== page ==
Monday, May 30, 2011

On Losing Katniss...

Although I am fighting it for all I'm worth, I'm losing Katniss. The loss has been gradual, but inevitable, and I feel it more everyday. I'm trying to hold on to the Katniss I've known for over two years, the one whose battles I've tensed every muscle through, the one whose struggles I've had nightmares over. That Katniss is becoming more and more dreamy; I can still see her, but through a cloudy fog. More and more I'm losing the Katniss that I've imagined, and she's being replaced with...

Jennifer Lawrence.

As a reading teacher, I teach my students to visualize the descriptions in the books they read. My principal refers to it as "the movie in their heads" when they can actually see what they're reading. While reading the Hunger Games trilogy, I visualized Katniss, and she became a friend during those books, one I felt I actually knew, one I missed once the books were completed.

But now The Hunger Games movie is being filmed, here in my own state, so I'm inundated with pictures of Jennifer Lawrence, the beautiful and talented actress playing Katniss. My Katniss was not quite so beautiful...well, she was naturally pretty, I guess, but that's not how I thought of her. She was tough. She was dirty. And she didn't have pouty lips as perfectly shaped as the bow she carried.

Jennifer Lawrence is gorgeous. Jennifer Lawrence doesn't look as if she has it in her to wipe out all the other tributes (16-year-olds selected by lottery to fight to the death - on reality tv - while representing their districts.) But my son the actor says she's a brilliant actress so maybe she'll be able to pull it off. I still miss my Katniss.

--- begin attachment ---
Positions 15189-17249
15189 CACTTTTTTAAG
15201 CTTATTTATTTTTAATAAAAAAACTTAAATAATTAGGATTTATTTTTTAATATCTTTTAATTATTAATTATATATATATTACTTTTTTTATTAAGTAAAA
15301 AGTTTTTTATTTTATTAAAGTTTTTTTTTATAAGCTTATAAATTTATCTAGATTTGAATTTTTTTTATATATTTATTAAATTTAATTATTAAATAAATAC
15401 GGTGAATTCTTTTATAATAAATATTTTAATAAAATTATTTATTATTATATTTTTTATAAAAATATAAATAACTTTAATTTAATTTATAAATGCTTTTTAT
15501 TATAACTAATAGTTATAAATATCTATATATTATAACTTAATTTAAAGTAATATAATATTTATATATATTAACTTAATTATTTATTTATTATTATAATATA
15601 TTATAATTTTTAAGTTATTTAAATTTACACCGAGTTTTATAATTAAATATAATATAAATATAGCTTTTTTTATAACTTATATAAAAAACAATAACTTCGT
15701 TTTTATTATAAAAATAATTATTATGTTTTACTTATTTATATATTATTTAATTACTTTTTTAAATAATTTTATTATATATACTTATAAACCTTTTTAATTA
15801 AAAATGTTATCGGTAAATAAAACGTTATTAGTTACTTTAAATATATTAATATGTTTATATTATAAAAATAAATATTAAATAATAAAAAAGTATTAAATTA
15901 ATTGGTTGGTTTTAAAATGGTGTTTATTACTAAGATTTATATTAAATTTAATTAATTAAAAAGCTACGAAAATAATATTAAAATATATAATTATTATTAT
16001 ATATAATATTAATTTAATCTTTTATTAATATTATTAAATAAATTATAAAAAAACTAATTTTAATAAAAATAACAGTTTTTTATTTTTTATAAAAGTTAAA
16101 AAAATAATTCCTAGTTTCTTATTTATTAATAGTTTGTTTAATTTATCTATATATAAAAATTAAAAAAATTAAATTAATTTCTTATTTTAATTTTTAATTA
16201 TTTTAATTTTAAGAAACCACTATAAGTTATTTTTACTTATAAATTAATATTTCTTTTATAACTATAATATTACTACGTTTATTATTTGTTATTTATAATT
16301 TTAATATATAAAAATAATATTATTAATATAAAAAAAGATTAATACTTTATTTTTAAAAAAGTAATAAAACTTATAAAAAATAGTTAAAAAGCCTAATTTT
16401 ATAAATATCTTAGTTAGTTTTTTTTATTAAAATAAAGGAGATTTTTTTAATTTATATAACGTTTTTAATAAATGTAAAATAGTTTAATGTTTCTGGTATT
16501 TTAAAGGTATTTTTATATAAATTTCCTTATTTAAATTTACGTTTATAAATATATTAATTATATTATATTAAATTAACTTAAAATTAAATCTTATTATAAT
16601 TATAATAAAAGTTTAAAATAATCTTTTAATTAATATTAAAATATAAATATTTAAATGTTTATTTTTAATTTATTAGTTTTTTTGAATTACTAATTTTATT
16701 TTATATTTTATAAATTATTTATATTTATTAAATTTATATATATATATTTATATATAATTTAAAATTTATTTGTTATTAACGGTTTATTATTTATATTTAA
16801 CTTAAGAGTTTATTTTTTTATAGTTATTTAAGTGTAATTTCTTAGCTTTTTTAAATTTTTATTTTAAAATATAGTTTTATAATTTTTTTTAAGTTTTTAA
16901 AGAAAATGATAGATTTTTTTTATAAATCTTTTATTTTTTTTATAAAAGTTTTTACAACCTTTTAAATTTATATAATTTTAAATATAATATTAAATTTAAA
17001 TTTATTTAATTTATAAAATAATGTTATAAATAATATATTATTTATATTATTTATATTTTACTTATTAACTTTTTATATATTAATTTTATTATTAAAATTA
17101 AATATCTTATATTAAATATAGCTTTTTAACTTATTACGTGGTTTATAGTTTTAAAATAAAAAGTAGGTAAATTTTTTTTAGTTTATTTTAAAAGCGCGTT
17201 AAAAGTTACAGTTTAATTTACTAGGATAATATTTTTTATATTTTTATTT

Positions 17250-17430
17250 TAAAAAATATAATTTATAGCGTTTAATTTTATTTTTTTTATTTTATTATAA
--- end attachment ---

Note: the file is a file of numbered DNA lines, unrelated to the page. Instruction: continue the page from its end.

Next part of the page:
I worry about our students' imaginations dying out, becoming extinct from lack of use (like we've been warned about our pinky toes.) Let's take the Twilight series, for example. I haven't talked to one middle school child who can describe the character Edward from details in the book. But they can describe Robert Pattinson the actor to a "t." And Taylor Lautner, too. These guys are plastered all over middle school lockers and notebooks. Their faces (and bodies) are ingrained in the brains of adolescent girls. Who needs an imagination?

And is there one person in the world who doesn't see Daniel Radcliffe when they hear the words "Harry Potter"? But here's J.K. Rowling's description: "Harry had a thin face, knobbly knees, black hair, and bright green eyes. He wore round glasses held together with a lot of Scotch tape because of all the times Dudley had punched him on the nose." He's also described as being extremely thin and small, wearing baggy clothes that are Dudley's hand-me-downs. Well, I for one, don't remember seeing taped glasses in any of the Harry Potter movies, and Daniel Radcliffe looks pretty normal-sized to me.

As teachers we must make an explicit effort to design lessons that foster the use of imagination. We have to model the transformation from author's description to reader's visualization: "How is Katniss described by the author? What does she look like to you?" If we're lucky every student's rendition is a little different, every imagination taking the author's words to varied shades of different directions.

Also, with a bit of luck, we can get ahead of the movies, ahead of the video games, ahead of the music videos that interpret the songs for our students so they don't even have to bother. Hopefully, we can teach them first to think and imagine for themselves.